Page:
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Foreclosure on new home crazy story


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Advice needed: long story short I bought a home in 2017...the builder sold me a lemon...and by November 2018 I HAD to move...I’m suing them however, I had to file chapter 13 bankruptcy in January 2020 to get rid of the home ...I had very little debt at the time of filing and now I want to rebuild my credit..thing is apparently they haven’t foreclosed and ppl still call me about buying the house....this has been a nightmare! I feel the foreclosure and Chapter 13 BK is unfairly on my record...Do you have any suggestions?

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You already have a lawyer.  Stay the course and have her/him negotiate the removal of the foreclosure from your credit report as part of the settlement.

 

As for the Chapter 13 filing, your credit report is a record of fact and doesn't attempt to determine "fairness."

 

With that said, there are a couple of long threads about getting BKs deleted.  For this part of the matter, I'd start there.

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Let your attorney do their thing. They have a duty to act in your best interest.

 

If the house hasn't been foreclosed yet and you win your lawsuit against the developer, it's possible you'll be able to work out a settlement or other loss mitigation (short sale, deed in lieu, etc). That will prevent a foreclosure from showing up on your credit report, though the bankruptcy and late/missed payments will still tank your score. Right now, I would just sit tight.. There's not much you can do at this stage.

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  • 3 months later...

I don't know your specific circumstances and some of this may not be applicable to you, but I would have been hesitant to  file bankruptcy until the house has been foreclosed on or until a deed in lieu of foreclosure or short sale had occurred.  Until the foreclosure, the house is still legally in your name, and you are liable for post-petition home owner's association fees and possibly property taxes depending on the jurisdiction. You might also have liability (depending on your state) if someone is hurt on the property.  Chapter 7 and chapter 13 bankruptcies only cover debts arising on or before the date of filing and not after. The good news is that if you are eligible to convert to chapter 7, any post petition debts before the date of conversion will be included in bankruptcy as well to the extent that such debt is dischargeable.

 

The bad news is that if you are unable to convert (there are conflicts among courts as to whether the means test applies to converted chapter 7 cases) and you have post petition debt for the house then you may need to pay it or dismiss your chapter 13 and refile. I'm not trying to scare you, but before I worried about credit repair, I would make sure there are no impending dumpster fires waiting for you. Usually you would think bankruptcy attorneys would screen for this sort of thing, but I have seen many instances where the bankruptcies were filed and discharged only for the debtor to learn of liability for post petition fees like homeowner's association fees when the bank delayed foreclosure. Good luck!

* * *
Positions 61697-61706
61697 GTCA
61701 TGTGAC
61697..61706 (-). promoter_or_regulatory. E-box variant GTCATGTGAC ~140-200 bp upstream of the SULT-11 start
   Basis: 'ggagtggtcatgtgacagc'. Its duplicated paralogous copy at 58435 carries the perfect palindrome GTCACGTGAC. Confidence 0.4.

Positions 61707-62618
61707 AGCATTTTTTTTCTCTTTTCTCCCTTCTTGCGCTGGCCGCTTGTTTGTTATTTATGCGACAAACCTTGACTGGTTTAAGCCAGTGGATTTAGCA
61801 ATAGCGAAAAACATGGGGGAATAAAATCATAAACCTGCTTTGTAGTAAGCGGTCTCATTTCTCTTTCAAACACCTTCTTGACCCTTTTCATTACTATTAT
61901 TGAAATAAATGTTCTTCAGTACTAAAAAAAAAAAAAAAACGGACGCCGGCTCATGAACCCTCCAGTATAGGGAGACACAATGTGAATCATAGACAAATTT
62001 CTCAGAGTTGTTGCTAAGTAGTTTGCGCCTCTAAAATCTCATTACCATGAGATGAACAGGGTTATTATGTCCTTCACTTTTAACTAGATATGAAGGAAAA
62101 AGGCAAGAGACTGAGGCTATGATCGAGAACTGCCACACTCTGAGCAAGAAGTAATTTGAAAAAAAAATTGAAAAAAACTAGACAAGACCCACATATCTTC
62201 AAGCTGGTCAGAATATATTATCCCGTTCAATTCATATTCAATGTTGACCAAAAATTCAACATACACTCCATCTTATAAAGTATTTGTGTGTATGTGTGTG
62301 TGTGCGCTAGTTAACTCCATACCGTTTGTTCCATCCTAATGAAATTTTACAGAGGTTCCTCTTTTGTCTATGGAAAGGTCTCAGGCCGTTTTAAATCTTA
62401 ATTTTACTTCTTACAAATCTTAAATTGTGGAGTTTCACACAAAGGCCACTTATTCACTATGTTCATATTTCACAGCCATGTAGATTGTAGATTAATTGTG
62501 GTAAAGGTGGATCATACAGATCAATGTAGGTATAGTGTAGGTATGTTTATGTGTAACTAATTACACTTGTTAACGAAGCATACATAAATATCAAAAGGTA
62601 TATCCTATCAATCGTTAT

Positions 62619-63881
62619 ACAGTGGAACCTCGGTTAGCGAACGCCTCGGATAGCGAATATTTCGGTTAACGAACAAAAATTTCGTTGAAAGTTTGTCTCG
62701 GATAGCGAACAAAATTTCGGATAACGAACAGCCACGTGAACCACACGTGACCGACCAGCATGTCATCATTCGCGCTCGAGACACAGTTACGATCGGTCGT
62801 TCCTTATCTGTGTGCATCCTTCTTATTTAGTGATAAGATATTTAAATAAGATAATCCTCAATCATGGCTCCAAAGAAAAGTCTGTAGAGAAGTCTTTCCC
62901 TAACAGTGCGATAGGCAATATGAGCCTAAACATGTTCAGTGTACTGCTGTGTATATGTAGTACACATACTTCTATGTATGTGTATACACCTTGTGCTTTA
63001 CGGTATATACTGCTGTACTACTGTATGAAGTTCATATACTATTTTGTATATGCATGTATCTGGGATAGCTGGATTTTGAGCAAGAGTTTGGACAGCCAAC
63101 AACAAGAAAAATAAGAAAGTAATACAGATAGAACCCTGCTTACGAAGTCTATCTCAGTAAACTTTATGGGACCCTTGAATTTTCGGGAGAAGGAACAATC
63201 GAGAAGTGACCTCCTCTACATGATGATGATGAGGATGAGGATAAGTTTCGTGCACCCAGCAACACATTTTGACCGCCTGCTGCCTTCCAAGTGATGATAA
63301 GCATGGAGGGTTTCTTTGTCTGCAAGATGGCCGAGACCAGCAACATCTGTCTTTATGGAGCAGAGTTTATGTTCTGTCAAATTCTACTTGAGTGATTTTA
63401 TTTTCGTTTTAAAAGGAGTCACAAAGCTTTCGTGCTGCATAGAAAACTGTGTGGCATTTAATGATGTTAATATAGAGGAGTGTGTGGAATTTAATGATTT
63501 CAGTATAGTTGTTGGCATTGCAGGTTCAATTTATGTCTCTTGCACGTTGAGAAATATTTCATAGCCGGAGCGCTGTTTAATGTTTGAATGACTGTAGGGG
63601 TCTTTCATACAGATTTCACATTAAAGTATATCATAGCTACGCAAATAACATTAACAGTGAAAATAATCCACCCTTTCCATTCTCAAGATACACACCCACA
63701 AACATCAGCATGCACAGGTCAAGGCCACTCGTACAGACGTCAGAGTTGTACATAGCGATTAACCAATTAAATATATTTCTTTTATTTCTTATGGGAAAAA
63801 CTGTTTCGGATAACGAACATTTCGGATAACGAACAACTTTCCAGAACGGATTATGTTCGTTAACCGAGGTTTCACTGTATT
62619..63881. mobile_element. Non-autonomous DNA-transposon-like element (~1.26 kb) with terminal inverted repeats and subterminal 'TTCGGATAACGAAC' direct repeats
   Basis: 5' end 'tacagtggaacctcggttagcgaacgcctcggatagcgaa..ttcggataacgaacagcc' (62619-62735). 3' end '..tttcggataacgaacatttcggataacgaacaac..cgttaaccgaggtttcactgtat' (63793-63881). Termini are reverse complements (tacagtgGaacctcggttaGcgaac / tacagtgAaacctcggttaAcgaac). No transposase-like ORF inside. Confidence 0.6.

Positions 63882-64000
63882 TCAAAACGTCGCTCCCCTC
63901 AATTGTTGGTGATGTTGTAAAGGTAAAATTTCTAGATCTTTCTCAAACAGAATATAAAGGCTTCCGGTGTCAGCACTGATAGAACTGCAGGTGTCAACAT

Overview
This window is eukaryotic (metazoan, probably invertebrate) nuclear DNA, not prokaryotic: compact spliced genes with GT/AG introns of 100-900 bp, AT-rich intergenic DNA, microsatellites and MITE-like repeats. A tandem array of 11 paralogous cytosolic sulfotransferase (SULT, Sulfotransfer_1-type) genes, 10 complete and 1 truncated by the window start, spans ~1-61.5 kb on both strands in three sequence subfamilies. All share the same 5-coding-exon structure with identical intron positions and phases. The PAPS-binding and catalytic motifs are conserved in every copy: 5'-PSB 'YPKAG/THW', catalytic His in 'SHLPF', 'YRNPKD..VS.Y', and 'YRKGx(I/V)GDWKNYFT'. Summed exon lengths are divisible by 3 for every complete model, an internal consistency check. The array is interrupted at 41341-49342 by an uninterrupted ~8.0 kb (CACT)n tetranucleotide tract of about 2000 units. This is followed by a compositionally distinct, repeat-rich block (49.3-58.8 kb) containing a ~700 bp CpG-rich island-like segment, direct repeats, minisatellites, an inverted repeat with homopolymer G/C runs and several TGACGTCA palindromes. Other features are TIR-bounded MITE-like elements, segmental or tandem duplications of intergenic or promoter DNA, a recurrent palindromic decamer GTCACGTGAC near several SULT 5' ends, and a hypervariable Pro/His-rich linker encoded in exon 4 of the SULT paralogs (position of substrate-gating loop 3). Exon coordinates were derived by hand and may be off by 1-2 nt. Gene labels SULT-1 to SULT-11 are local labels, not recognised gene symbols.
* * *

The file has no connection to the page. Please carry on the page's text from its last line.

Edited by CreditCurious20
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On 6/23/2020 at 12:20 PM, JunkDebtBuyer69 said:

Let your attorney do their thing. They have a duty to act in your best interest.

 

If the house hasn't been foreclosed yet and you win your lawsuit against the developer, it's possible you'll be able to work out a settlement or other loss mitigation (short sale, deed in lieu, etc). That will prevent a foreclosure from showing up on your credit report, though the bankruptcy and late/missed payments will still tank your score. Right now, I would just sit tight.. There's not much you can do at this stage.

Actually the cause of action against the developer is an asset that is part of his bankruptcy estate, and the trustee will likely take control of the case if there are proceeds that can be used to pay his creditors (unless it is a 100% plan and all unsecured creditors are going to be paid). Even if he sues in his capacity as a chapter 13 debtor, the court would still likely need to approve the settlement. His bankruptcy schedules should list any inchoate interests in lawsuits. If you do not list the cause of action in your schedules, many jurisdictions will dismiss the case under the doctrine of judicial estoppel. 

I would also seek a second opinion from another lawyer. In the original post, you stated that you had little debt other than the home. I don't know the circumstances which led to your January 2020 filing, but it sounds like the bankruptcy may have been premature.

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